The Roman governor Pilate declared three times that Jesus was innocent and did not deserve the death penalty. Even the perverse Herod had pronounced him innocent. Pilate hoped he could appease the Jewish leaders by having Jesus beaten and then released. He even offered to release Barabbas, a convicted criminal, but that did not work. Appeasement never works, not in families, schools or in government. Finally, Pilate gave in to the demands of the mob to have Jesus crucified (Luke 23:23-24).
Let us examine why Pilate did what he clearly did not want to do and went against what he believed was right. I observe two primary reasons that motivated Pilate to give in to the demands of the mob and have Jesus killed. First, is the fear of rejection. He feared to be rejected by Caesar. He had already made some mistakes as governor, and he could not afford another one. Human beings fear rejection more than anything else in life. Pilate could not stand the thought of being rejected by Caesar. However, he was ultimately rejected anyway.
Children who grow up not liking themselves have greater difficulty making friends because of their concerns about rejection. These concerns often trigger self-defensive behaviors that interfere with building meaningful relationships. Rejection is one of the most difficult human emotions to deal with. If a child learns how to deal with it early on, they will be miles ahead in preparing for future feelings of rejection. If they do not, they will be overwhelmed with feelings of inferiority all through life.
Parents, your children will face situations like this where they will be tempted to appease the crowd to gain their acceptance. Having gained that acceptance at the cost of their integrity, they will feel like they have sold their soul.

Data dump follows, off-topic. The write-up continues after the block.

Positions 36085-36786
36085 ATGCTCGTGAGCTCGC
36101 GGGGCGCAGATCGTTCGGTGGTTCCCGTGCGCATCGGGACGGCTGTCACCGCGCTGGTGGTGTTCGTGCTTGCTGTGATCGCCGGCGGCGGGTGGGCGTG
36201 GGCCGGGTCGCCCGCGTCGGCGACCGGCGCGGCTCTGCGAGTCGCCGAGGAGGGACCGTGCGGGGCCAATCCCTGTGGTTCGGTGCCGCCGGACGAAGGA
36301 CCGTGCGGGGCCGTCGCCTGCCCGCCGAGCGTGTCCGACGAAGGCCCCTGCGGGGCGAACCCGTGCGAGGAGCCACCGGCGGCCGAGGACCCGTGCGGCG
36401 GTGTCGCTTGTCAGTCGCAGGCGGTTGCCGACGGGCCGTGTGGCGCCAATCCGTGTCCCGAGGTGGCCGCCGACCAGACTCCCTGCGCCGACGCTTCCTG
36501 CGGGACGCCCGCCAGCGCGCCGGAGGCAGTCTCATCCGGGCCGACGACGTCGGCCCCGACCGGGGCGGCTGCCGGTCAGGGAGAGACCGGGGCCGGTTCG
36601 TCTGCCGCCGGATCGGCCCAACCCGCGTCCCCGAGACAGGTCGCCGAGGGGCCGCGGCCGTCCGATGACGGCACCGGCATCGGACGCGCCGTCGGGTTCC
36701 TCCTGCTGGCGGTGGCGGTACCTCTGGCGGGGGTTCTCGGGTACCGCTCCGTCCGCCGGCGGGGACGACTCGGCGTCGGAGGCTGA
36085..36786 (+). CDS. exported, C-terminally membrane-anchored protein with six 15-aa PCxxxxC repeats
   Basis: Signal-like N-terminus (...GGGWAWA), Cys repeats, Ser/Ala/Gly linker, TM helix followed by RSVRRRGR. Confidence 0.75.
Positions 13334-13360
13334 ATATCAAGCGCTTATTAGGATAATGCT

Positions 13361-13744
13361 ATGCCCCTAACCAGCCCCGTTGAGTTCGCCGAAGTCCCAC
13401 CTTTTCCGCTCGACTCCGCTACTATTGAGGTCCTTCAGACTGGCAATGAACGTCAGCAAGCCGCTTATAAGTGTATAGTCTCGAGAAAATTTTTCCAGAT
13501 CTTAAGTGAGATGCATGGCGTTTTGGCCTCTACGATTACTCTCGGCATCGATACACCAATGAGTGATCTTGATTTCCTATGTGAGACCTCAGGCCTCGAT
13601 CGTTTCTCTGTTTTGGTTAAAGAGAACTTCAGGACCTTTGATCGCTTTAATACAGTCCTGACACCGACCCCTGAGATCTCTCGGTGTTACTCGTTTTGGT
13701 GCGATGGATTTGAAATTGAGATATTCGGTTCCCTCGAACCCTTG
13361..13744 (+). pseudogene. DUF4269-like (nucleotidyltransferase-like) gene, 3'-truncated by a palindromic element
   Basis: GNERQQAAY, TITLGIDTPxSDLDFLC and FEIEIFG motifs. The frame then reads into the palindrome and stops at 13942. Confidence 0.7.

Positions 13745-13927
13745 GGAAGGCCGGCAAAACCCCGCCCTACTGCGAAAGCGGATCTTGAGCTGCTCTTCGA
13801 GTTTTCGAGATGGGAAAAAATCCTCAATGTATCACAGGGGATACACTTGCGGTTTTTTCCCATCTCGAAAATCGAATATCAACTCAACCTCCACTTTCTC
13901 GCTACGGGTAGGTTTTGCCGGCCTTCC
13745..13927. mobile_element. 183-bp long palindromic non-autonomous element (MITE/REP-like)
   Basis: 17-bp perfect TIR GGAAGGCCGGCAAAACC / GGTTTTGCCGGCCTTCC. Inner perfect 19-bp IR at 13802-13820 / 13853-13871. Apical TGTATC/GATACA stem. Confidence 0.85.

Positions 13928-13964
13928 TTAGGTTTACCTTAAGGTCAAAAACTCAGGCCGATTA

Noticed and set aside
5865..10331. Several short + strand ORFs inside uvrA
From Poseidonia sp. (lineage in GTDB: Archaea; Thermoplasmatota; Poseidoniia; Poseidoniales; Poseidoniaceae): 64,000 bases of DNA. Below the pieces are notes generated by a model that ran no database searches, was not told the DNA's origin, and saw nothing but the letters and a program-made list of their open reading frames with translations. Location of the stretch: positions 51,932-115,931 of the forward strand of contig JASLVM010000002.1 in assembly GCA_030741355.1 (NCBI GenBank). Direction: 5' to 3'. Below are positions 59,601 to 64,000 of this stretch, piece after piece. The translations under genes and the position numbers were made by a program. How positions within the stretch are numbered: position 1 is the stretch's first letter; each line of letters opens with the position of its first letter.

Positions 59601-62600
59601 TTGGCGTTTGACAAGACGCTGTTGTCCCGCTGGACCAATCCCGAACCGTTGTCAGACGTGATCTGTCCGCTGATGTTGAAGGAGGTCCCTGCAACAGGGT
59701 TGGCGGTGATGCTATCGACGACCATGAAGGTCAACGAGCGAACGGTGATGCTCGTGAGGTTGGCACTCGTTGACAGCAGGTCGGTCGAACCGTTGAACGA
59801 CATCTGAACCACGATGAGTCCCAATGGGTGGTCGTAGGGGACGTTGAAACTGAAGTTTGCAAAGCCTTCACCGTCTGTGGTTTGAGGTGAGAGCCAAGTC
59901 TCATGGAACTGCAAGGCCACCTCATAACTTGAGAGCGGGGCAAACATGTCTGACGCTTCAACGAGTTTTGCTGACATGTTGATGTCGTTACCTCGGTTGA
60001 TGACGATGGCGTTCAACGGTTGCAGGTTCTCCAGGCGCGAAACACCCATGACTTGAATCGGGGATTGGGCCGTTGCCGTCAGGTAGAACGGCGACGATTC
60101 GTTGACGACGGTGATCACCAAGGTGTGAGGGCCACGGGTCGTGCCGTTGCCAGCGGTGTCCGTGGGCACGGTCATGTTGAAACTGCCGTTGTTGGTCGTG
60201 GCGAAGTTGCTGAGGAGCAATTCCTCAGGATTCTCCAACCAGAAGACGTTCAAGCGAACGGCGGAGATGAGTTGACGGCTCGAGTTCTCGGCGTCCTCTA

What they need is the emotional and spiritual strength to be able to stand up against peer pressure and stay faithful to their convictions. They need courage to face the opposition and even the consequences. In appeasement, we lose our authenticity. Only when we are true to our convictions and beliefs can we hang on to our integrity. If they live in a home where they see their parents demonstrate their own security in Christ, they will embrace it.
The second reason Pilate gave in to the crowd was that he had no commitment to the truth. He didn’t even know what truth was (John 18:38). He would have fit in well in today’s society where people think that truth is whatever you want to make it; there is no such thing as absolute truth. Jesus, however, declared to the world that he is truth (John 14:6).
If I gave you a map to help you get to the St. Louis Arch, or maybe if I helped you use your phone app as a GPS to guide you there, I would be helping to guide you. However, if I said, “I will lead you there, follow me”—then I become your map. Jesus became our map to truth—to God and to heaven. Knowing Jesus is the beginning of having a conviction to the truth. The truth empowers you to overcome the fear of rejection and always do what you know is right even if others don’t think so.